(PLEASE SEE 9 p.m. UPDATE AT END OF POST)
While some promoters and media reports have already declared Baltimore's
The one telecast from Batimore shown on a TV network,
Though not perfect, the best comparison with another Baltimore sports event would be
In other words, the national audience for the Preakness was 12 times as large.
The comparision is not perfect, because the Preakness telecast was live on
For the record, here's another comparison: The Baltimore Ravens earned a 20.9 rating in their final TV game last year. In other words, the national audience for that Ravens game was 42 times as large.
There are a lot of apples and oranges in that comparison, but that's the kind of audience that rightfully warrants the term TV "hit" -- though precision of language is not exactly the media's strong point these days.
And, by the way, there were lots of lovely images of Baltimore broadcast in both the Preakness and various Ravens home game telecasts.
We will have a better comparison for the Grand Prix when the ratings for Sunday's live coverage on cable channel
As of the time of this post Tuesday afternoon, those numbers were not yet available, according to an NBC Sports/Versus spokesman.
A promoter for the Baltimore event had told the Sun on Monday that Sunday's race was the highest rated IndyCar event in Versus history, a statement that could not be confirmed as of the time of this post.
Even if that is true, without overall audience size, it doesn't say much. Perhaps, all the audiences have been relatively small for IndyCar racing on Versus.
Versus has been covering IndyCar racings for a year, according to NBC.
Check back here for the hard figures on whether or not the Grand Prix was a TV ratings hit. I will post when I have received and confirmed them -- and can provide some hard context. While we were led to believe millions of pairs of eyes would be watching Baltimore, that clearly wasn't the case with Saturday's race, which played Sunday on ABC.
As a resident of Baltimore, I hope a lot of folks did see those sunny TV images of Baltimore that the mayor was tweeting about this weekend. But let's actually find out how many people did watch the Grand Prix events here before the backslapping starts.
UPDATE 9 p.m.: After talking on the phone and exchanging emails with NBC/Versus today, I had planned to hold off until tomorrow on my next post when NBC Sports promised a ratings figure more trustworthy than the overnights.
But since promoters, boosters and others are putting out incomplete figures and spinning them selectively without saying you how many people or homes actually saw the race, I will share this with you now to head off comments from folks who appear to have a vested interest in the race or have been spun into making foolish comments.
The indycar.com website, which would certainly have an interest in putting the most favorable spin on the race, says the national overnight rating for Sunday's coverage was .43. That is less than the one-half of one percent that the Le Mans tape delay race drew on ABC. And ABC being a broadcast network, you are dealing with a larger TV universe than for the cable channel Versus.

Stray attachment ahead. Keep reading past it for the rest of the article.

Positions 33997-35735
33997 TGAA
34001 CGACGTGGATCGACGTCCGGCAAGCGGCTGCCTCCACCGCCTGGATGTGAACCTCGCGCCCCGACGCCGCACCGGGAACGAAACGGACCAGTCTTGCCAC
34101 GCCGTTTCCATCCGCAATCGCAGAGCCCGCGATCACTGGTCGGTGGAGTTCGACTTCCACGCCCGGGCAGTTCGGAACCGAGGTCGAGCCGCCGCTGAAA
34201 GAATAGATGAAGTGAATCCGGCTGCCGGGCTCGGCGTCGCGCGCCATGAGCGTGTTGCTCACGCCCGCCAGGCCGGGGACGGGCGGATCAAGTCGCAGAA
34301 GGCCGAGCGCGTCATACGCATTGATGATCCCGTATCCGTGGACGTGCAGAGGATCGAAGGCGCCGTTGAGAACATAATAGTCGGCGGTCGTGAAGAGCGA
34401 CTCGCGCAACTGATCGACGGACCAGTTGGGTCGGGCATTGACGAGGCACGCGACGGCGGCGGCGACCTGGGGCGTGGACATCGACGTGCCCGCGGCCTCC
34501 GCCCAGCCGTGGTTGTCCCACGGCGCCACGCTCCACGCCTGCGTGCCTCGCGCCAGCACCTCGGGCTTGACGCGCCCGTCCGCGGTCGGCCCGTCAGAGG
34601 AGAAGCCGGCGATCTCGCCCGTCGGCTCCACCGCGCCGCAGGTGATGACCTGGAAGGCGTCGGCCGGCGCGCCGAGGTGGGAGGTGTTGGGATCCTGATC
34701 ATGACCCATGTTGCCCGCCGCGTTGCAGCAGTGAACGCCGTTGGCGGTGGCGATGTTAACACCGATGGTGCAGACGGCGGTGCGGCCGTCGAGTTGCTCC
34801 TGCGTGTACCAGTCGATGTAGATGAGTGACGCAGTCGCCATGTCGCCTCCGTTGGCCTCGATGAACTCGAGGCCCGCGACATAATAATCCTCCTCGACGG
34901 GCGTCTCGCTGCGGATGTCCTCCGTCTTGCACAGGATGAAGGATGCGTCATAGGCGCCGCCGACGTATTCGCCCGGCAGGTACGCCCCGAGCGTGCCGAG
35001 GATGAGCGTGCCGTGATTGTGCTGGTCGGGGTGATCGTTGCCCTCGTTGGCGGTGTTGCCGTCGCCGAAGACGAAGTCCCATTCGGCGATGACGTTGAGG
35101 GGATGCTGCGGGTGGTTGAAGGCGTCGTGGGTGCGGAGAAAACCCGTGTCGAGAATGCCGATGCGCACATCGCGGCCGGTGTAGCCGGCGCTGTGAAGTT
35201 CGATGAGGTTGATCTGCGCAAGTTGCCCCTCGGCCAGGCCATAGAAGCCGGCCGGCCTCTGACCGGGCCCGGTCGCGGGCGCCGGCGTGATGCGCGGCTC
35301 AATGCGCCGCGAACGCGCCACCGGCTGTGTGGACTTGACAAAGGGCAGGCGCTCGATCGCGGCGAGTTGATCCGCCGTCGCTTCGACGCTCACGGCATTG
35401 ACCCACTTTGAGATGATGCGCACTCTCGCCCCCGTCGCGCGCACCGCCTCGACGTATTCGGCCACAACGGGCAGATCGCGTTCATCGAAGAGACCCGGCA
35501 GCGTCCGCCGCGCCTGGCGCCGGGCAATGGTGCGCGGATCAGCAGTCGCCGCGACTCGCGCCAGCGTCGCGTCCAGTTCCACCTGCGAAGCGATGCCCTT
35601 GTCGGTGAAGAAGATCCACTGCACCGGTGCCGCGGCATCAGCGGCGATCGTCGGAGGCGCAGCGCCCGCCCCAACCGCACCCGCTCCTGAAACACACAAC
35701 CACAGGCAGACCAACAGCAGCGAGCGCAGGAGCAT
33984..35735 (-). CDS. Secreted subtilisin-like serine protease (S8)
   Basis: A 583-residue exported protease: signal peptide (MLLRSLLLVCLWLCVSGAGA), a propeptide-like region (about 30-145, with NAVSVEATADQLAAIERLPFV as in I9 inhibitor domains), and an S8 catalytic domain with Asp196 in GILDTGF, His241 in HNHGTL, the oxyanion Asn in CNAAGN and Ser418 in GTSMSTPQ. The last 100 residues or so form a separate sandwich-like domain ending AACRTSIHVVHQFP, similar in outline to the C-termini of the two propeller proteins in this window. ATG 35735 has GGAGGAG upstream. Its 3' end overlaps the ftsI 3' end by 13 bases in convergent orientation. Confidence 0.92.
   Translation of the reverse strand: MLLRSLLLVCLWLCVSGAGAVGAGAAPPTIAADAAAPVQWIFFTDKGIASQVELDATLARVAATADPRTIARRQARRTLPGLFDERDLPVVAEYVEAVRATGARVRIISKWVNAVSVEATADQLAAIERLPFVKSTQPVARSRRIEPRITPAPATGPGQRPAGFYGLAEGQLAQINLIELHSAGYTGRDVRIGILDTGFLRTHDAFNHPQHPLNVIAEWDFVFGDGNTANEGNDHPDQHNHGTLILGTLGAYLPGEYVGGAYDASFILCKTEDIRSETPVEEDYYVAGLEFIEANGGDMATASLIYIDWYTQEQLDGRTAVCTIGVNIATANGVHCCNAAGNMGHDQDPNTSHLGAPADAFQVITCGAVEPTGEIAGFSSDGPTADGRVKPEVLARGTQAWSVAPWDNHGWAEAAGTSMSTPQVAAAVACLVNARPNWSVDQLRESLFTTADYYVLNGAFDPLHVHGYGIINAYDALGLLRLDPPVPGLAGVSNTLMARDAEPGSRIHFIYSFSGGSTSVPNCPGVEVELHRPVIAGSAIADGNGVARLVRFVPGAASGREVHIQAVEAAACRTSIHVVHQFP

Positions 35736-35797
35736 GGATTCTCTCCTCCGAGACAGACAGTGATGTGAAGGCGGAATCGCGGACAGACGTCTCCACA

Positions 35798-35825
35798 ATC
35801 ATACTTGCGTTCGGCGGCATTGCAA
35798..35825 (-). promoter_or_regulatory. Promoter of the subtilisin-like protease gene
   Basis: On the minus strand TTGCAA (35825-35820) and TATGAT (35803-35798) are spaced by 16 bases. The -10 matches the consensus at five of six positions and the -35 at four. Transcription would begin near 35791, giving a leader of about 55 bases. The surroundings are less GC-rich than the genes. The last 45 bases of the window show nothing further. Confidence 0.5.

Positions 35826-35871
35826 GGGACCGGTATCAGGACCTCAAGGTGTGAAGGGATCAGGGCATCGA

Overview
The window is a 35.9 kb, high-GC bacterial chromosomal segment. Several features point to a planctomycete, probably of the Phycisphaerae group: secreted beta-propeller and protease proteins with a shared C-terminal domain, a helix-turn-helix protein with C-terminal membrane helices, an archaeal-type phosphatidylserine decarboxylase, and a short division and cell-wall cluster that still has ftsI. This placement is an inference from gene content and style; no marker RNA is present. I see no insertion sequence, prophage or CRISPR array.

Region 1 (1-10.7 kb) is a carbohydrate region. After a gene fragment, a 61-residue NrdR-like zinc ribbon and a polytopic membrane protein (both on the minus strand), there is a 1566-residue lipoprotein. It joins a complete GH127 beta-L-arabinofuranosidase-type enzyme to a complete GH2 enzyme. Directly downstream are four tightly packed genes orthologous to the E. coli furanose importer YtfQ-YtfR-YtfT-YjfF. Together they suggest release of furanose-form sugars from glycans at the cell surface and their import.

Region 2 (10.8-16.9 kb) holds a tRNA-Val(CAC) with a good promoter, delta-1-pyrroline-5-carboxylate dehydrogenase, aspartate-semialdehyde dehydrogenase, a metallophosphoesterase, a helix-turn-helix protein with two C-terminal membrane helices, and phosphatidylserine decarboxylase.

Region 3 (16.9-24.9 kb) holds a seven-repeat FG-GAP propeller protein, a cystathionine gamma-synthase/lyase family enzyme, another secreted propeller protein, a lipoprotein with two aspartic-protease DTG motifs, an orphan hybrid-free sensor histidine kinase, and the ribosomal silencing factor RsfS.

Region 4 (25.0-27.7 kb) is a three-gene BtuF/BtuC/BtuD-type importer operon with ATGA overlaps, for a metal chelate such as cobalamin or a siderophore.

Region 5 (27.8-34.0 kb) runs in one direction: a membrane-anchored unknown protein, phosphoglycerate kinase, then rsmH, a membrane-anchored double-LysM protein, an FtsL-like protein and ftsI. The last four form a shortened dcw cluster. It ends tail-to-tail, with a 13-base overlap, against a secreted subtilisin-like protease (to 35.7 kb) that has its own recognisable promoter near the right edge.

Since Versus is in 76 million homes, according to NBC, the audience would be 0.0043 X 76 million or 326,800 if my math is correct. (Even if you calculated using the larger universe of network TV, a .43 rating would still yield an audience of only about 500,000.)
Again, NBC's calculation and final numbers could be higher, but that is a far cry from the 3.5 million that a City of Baltimore press release suggested as the domestic audience that would be watching the race on TV.
I would have preferred to wait until I had overnight numbers and math confirmed by NBC. But since folks connected with the race are putting out selective numbers to try and create the perception of a TV "hit" when there is no evidence to support that, I can only counter it with the evidence as I know it at this time. That's part of my job -- countering spin with the best facts available when it comes to the media.
When people talk about percentages of one race compared to another in another city, or how one broadcast won its time period in this city or that city without giving you the overall size of the audience, be wary, my friends. You are being deliberately given an incomplete and misleading picture.
When ratings are in this range of less than one or two percent, TV executives ususally only cite percentages if they can get away with it, because even the smallest increase yields a big percentage. But again, these are not final numbers, and all I am saying is don't talk about "hit" TV with these kinds of numbers -- and that will be true even if my math is off and these revise upward. That .43 rating is small. I'm sorry.
And I have to tell you something about those who are now trying to stress how the race did with Baltimore viewers: Of course, folks here watched it. One out of every two TV homes in Baltimore watch the Ravens.
Again, I wanted to hold off on this local audience number until NBC/Versus offered one I can trust, because local cable ratings can be really tricky especially when they are this small. But the overnight rating for the Baltimore audience being put out thereby boosters is a 5.0. That means 5 percent of the homes in Baltimore market were tuned to the race. You can judge for yourself if 5 percent of the audience on a Sunday afternoon on a holiday weekend is a "TV hit."
And remember this: When City Hall was justifying expenditures on the race, the argument was how all these millions of people OUTSIDE of Baltimore across America would be watching and seeing positive images of the city.
These numbers don't add up to millions outside of Baltimore -- not at this point anyway if the preliminary overnight ratings published by indycar.com are correct.